The new Twitter version of stories is more applicable to their platform to make a mark on the Stories trend. The disappearing tweets are created by tapping a plus button. After creation, they will be displayed in a row of posts at the top of the home timeline on the app. Upon adding a photo, a video, and even a GIF along with your choice of 280 characters, it can be posted.

The Differences From Twitter’s Version Compared to Others Include:

  • Increased obscurity compared to other Stories formats. People will need to click through a profile picture, even of someone they don’t follow
  • Users make the choice to view them instead of seeing them at the top of their feed
  • The fleets cannot be searched. Shown in chronological order of those that the users follow, then those chosen by the app’s algorithm. Photos and videos cannot be shared, retweeted, or liked. The only reaction that can be taken is to send a DM.

Twitter has observed and learned from past Story formats. They are still around for the general 24 hour period. To keep it free from cyberbullying, Twitter has just reported that it will keep the fleets on record for a short while. Then they will be deleted from the archives permanently. This is aided by the inability to retweet the disappearing story.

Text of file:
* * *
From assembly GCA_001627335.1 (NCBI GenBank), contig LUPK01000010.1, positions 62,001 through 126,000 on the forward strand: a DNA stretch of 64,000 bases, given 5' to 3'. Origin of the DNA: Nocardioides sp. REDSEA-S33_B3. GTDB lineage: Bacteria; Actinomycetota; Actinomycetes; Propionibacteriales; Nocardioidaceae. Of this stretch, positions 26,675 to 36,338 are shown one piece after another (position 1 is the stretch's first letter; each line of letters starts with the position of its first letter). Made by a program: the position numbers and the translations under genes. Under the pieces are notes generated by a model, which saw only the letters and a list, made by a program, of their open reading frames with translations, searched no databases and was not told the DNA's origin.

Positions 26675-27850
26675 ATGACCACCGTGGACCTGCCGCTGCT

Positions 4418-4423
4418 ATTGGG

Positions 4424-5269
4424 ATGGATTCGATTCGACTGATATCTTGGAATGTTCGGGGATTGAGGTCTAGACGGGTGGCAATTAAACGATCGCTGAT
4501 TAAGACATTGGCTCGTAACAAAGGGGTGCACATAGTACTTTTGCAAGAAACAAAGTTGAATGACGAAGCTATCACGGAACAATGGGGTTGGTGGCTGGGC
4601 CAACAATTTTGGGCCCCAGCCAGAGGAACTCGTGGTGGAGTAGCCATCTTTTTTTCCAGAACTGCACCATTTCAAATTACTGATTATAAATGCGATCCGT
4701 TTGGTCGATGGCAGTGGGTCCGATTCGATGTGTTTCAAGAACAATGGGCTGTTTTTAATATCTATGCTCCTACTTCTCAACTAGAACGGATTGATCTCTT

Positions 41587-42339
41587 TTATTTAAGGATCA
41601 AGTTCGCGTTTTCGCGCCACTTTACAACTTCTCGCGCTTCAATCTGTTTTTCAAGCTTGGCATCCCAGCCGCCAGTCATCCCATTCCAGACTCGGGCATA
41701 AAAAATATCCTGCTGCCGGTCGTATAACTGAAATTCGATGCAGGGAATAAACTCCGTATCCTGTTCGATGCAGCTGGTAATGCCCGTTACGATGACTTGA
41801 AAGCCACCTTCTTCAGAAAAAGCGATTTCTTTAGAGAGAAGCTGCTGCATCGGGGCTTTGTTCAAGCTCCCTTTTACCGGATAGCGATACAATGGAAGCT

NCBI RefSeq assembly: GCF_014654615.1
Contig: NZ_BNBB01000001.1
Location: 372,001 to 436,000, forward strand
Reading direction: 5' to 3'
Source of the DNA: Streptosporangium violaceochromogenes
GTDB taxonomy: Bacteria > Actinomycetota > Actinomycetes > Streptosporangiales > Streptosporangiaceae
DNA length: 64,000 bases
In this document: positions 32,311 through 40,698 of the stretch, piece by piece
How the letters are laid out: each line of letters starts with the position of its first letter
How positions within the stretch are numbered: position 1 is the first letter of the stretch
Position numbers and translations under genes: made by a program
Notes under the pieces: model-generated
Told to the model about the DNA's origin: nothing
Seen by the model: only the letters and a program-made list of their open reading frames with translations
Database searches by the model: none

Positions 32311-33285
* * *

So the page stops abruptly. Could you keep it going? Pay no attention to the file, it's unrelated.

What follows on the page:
Why is Twitter Doing This?

Twitter is well aware of the type of user base that it has developed. It is different from Instagram or any other sharing platform. This was brought to the forefront shortly after the trial release at the beginning of 2020 when the hashtag #RIPTwitter was trending. The reaction came on strongly from Twitter veterans. They feared the addition of basic, fleeting thoughts would devalue the rich media discussion culture that has kept Twitter popular throughout the years.

Here Are the Reasons for the Motivation Behind Twitter’s “Stories” Version:

  1. Response to users’ feedback. Some reported feeling uncomfortable with speaking openly
  2. There are a large number of users that feel a restriction on what they want to say due to impending retweets, likes, comments, or lack thereof.
  3. To get rid of popularity dread, Twitter intends fleets to be available to user’s followers. only for a short number of hours
  4. Makes it more personal. It means any reply or evidence about whether the photo or video is liked or not would only be possible over DM from the post